Watch Winder boxes are used to store watches with automatic movement. If you or your partner have an automatic watch then you need one of these.
This watch wonder box stores a single automatic watch. It is a pain when your automatic watch stops when you don’t wear it! It can also be damaging to your watch to leave it dormant. The watch winder keeps the mechanics of the watch moving and keeps your timepiece ticking over when you are nor wearing it. The circle in the middle of the box is where you place your watch and the watch rotates to keep the movement continuous. This means that when you go and pick up your watch after not wearing it for the weekend, week or month, it is the right date and time so you don’t need to worry about any adjusting of time etc.
With 7 coats of lacquer, our automatic watch winder storage box is top shelf and no doubt you will appreciate the quality! Sizes vary from our base model which is 14cm (length) x 14cm (Width) x 14.5cm (Height). It runs on 240 volt power and comes with an AC Adapter. It is a great gift for him!
But you might be asking yourself …how do Automatic watches work?
We’ll get back to the winder in a minute – it is a very simple device that does a simple job:An “automatic” (aka Perpetual/self-winding/and a ton of other names) watch is basically a mechanical watch (usually) that doesn’t have a battery to run on. It relies on the constant motion of your arm to wind the watch. How? There is a “mainspring” in the watch, which is basically a thin coil of metal that is wrapped in a flat spiral in the middle of the watch. This spring must apply constant pressure on the timekeeping apparatus (the gears and cogs that drive the hands) in order for the watch to keep ticking.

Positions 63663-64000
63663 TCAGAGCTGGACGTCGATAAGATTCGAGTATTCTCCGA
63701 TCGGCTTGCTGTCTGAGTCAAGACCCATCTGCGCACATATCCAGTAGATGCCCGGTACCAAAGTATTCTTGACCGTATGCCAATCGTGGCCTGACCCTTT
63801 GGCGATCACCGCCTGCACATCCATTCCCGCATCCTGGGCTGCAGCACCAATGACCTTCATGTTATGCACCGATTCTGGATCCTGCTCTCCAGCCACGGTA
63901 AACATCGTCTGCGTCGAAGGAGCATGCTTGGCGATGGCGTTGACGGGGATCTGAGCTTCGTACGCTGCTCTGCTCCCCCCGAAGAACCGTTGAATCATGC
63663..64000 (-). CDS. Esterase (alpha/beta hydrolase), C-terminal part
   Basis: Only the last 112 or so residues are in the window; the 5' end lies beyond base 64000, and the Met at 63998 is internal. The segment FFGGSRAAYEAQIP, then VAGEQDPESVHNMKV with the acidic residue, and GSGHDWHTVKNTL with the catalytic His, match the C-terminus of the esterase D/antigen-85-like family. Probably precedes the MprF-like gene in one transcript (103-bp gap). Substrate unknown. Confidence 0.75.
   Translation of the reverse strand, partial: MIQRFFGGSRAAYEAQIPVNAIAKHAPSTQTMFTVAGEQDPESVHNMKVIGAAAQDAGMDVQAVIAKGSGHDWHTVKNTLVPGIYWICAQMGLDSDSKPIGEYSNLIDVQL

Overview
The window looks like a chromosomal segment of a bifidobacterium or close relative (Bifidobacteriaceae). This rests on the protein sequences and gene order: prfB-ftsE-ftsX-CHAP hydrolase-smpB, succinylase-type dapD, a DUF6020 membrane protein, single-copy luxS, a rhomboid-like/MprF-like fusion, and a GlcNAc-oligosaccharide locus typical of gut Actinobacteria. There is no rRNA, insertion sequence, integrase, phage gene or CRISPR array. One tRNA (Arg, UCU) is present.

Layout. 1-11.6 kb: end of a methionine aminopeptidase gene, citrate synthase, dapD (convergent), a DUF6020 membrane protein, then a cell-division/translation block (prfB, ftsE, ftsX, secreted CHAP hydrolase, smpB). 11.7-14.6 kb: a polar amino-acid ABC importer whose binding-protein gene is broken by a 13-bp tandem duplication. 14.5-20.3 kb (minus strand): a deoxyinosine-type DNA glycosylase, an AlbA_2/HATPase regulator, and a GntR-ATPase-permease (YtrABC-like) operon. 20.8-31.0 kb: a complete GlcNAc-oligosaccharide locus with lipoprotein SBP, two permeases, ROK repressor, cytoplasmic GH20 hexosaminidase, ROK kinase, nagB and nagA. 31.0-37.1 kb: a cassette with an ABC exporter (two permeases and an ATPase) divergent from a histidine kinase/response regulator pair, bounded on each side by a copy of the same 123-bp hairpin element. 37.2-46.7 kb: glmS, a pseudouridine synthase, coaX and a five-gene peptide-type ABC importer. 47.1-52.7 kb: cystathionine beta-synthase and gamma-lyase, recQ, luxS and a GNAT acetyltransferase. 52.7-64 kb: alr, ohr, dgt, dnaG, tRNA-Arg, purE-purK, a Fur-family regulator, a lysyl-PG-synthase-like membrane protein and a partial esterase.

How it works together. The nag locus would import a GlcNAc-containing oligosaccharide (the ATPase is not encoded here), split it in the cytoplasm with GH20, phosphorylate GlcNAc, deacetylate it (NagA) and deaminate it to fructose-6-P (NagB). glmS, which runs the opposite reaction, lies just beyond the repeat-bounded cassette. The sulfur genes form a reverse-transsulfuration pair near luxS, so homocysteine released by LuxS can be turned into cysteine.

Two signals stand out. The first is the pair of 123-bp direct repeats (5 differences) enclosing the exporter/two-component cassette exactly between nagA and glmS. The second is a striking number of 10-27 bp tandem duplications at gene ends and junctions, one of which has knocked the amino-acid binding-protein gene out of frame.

Of course, if the watch is never wound, the spring will eventually uncoil to the point where it cannot drive the gears any longer.To prevent the spring from unwinding completely, there is a “rotor” that is attached to the main spring via a clutch, of sorts. The rotor is just a half-disc of metal that is unbalanced (imagine a quarter, with a hole through the center, then cut in half). If you fed a pin through the hole in the rotor, the rotor would always try to get to its lowest point, due to gravity, or if it is in motion, it would be moved due to inertial force. That pin is attached to the mainspring in the middle of the watch, via a clutch-type device so that the spring is always winding in the correct direction.
As you move your arm, the rotor is moving as well, to try to find the lowest center of gravity. If your arm is in motion, it’s like giving the rotor a shake, so even small motions can wind the spring!I believe there are also quartz-motion watches that are automatic (I have a Seiko Kinetic for example). Those perform a similar task, but instead of winding a spring, they are attached to a coil that generates an electrical charge when the rotor spins. The charge is stored and used by the watch in a manner that is similar to having a battery, but without the need for a battery.
So…back to the watch winder case…
A watch winder is a device used to keep automatic (also known as self winding) watches running when not worn.
With what you now know about automatic watches, the winder concept is simple. It replicates the motion necessary for the rotor to constantly turn (relative to the watch) by rotating the watch in a circle. If you notice, every automatic watch winder is set at an angle - that’s because a flat rotation is no benefit, since the center of gravity of the rotor never changes – it’s always at its lowest point. Our watch winders are always tilted or designed to have the face of the watch perpendicular to the floor, so that the rotor doesn’t spin with the watch.
Check out all our watch boxes including automatic watch winder storage cases at http://www.malebox.net.au/Mens-Watch-Box